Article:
Critiquing – Assisting or Defeating?

I have done a lot of critiquing, and I have had some work critiqued.  I like reading other peoples work, and as a result of critiquing (and proofreading) I have found a new appreciation for literature.  But I have to wonder, if I am being too critical of the work I am critiquing because I am a writer.

What I mean by this is – I write because I want people to read it.  I read because I enjoy a story.  I often read and critique as I go, so that I get an idea of the story, therefore most of my comments are more about the flow of the story or spelling errors, or something that isn’t quite right.  I try not to be nitpicky about issues (unless it is a word that occurs a lot – like ‘then’) because it might also be a fault that I myself have.

Having had some work done through a critiquing site, I have often found that my work is seriously dressed down (done in the nicest possible way, of course!).  They tell me what is wrong with my story and why I need to change it.  Often it is only one or two people out of the ten to twenty who will read it, but I wonder if they are missing the bigger picture.  Are they reading the story for enjoyment, or are they ripping it apart because they see their own faults in it, or because they are jealous that my story is better than their writing?

That’s a hard one to answer, and when I first started formulating this article, I wondered if perhaps I was too critical in my critiquing.  I don’t read other published stories and pick holes in it (there is a blog out there, totally involved in critiquing the entire Harry Potter series – obviously someone with nothing else to do!)  Once a story is published, it is there to be read, not ripped to pieces and all the faults pointed out.  If the yarn is good enough, you won’t notice the faults.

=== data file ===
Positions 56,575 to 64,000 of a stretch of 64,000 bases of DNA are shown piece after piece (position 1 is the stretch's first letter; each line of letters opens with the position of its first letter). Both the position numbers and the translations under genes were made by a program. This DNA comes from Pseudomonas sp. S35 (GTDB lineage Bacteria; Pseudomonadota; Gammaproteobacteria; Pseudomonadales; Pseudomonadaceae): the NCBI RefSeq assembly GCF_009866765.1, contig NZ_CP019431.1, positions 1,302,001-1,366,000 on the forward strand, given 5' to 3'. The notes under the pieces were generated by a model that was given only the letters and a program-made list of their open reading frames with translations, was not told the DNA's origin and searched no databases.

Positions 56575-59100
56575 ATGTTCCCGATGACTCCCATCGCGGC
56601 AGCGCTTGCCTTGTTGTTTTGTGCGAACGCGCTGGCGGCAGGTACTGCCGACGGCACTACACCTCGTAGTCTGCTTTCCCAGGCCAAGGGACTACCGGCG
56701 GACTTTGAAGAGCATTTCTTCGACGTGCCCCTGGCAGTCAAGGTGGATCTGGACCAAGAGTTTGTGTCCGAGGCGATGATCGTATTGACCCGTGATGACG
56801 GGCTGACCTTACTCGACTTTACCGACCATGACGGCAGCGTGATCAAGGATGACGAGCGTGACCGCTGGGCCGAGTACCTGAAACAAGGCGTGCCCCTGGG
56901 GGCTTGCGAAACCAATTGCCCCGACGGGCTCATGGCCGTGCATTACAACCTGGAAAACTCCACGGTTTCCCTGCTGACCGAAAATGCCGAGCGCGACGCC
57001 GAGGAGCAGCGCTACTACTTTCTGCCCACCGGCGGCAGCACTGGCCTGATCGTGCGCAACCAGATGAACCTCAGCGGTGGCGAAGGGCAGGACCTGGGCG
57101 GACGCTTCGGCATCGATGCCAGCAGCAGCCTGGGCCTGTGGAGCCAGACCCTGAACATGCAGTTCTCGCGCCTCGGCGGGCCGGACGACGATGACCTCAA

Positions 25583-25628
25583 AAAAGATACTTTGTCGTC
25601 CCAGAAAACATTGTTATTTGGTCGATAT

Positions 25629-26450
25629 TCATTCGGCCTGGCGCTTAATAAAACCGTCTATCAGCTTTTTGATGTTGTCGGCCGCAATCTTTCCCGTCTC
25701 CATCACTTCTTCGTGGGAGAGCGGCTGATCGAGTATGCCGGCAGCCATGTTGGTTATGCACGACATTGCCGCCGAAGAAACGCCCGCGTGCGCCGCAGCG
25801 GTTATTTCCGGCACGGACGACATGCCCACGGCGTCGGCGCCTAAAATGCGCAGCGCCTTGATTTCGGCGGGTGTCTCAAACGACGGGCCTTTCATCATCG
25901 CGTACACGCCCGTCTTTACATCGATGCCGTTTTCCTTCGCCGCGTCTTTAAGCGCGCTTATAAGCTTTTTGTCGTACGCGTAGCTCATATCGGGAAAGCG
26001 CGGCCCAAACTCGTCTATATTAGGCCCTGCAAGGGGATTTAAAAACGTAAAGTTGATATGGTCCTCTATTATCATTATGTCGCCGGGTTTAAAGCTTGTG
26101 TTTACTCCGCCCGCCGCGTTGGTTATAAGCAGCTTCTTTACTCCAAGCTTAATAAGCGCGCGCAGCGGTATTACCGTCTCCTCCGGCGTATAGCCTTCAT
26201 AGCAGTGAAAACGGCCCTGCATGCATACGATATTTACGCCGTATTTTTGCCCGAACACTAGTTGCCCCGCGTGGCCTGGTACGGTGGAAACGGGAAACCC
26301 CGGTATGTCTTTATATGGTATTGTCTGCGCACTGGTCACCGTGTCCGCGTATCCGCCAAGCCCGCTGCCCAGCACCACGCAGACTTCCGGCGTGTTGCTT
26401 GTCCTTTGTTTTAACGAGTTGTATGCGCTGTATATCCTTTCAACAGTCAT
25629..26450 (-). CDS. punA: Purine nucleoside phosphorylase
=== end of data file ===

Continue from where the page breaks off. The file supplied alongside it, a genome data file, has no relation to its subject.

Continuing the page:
I have recently given a story to a friend who is an English Teacher and asked her if she would read over it, critique it if you will.  She agreed.  She kept telling me how much she enjoyed reading it, and how she liked the story, the only fault was the timing of the story (which is something that does admittedly need work).  I wonder what my writing friends will think?  Will they view the story as a whole and work on that, or will they find fault with it because they are a writer?

So here is some food for thought.  If you are asked to critique a story, consider it as a whole first.  Are you judging this story as  a writer or as a reader?

 

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6 thoughts on “Critiquing – Assisting or Defeating?

  1. Interesting thoughts on the crit process. I generally do two crits in one – one as a writer and one as a reader. As a writer I say what I think needs work technically, and as a reader I am able to look back on it from a more abstract POV and decide if I enjoyed it or not. Of course, it’s hard to really ‘enjoy’ work that you are critiquing, because you are reading it for a second purpose. I think the most important thing is honesty either way, and to express that your critique is your own personal opinion, and should be taken as such.

  2. I’ve been thinking about this recently as well, because I definitely read something in a different manner when I know it’s ‘finished/published’ than I do when it’s on the way to being so.
    I think it’s definitely important to, as JJ says, give feedback from both perspectives – the reader hat tells you whether you what worked/didn’t, how it was interpreted and the writer bit tells you the why and helps you to figure out how to make it better.